What do you like best about being in EMS?
Brendan: You’re going to someone’s worst day and you get to be that calm voice to relieve their stress. That’s your job. You hold hands. You talk to them about their life, their kids, their work to help get their mind off of whatever is going on. You’re not just there to deliver medical care. You’re there to make the situation better. It’s also the people you meet. I never expected I would be friends with Ed. I think I’m mature for my age, hopefully as my parents would want me to be. The bonds you make with people in EMS are really strong. Ed and my chief, Peter Hany, have been mentors to me. I’ve learned a lot from the older generation and it’s definitely made me a better person.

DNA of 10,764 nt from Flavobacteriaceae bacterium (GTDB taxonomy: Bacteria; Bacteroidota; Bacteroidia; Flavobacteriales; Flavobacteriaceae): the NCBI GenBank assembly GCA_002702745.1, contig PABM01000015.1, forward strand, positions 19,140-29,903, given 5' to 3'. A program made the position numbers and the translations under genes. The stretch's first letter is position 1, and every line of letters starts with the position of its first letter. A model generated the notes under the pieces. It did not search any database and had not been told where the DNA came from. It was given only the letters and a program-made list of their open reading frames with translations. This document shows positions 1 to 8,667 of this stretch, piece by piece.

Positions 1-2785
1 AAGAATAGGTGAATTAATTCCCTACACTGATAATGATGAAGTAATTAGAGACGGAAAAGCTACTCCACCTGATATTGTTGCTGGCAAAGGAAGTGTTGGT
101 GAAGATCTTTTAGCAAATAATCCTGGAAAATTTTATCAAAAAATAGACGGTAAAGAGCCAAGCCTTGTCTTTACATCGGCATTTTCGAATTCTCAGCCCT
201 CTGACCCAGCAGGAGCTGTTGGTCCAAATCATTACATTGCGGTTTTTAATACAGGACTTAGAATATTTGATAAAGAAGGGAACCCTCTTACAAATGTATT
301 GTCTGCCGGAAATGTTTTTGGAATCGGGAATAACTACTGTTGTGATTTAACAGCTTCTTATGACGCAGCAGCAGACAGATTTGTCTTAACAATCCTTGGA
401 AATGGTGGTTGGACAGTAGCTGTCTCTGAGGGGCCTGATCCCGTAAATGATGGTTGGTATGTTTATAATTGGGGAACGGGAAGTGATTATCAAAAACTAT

Ed: When I drive home from a shift and I know we’ve helped someone, I smile all the way home. Recently, Brendan and I had a pretty serious heart attack patient who we were able to save. That was gratifying. But we’ve also had cardiac arrests where the patient didn’t make it, so then we try to be there for the family and preserve the dignity of their loved one. When you share an emergency experience with people, you bond. I like helping my community, and the camaraderie I have with my fellow first responders.
About the author
NAEMT is the nation’s largest and most diverse EMS membership organization. To join, visit naemt.org or call 800-34-NAEMT.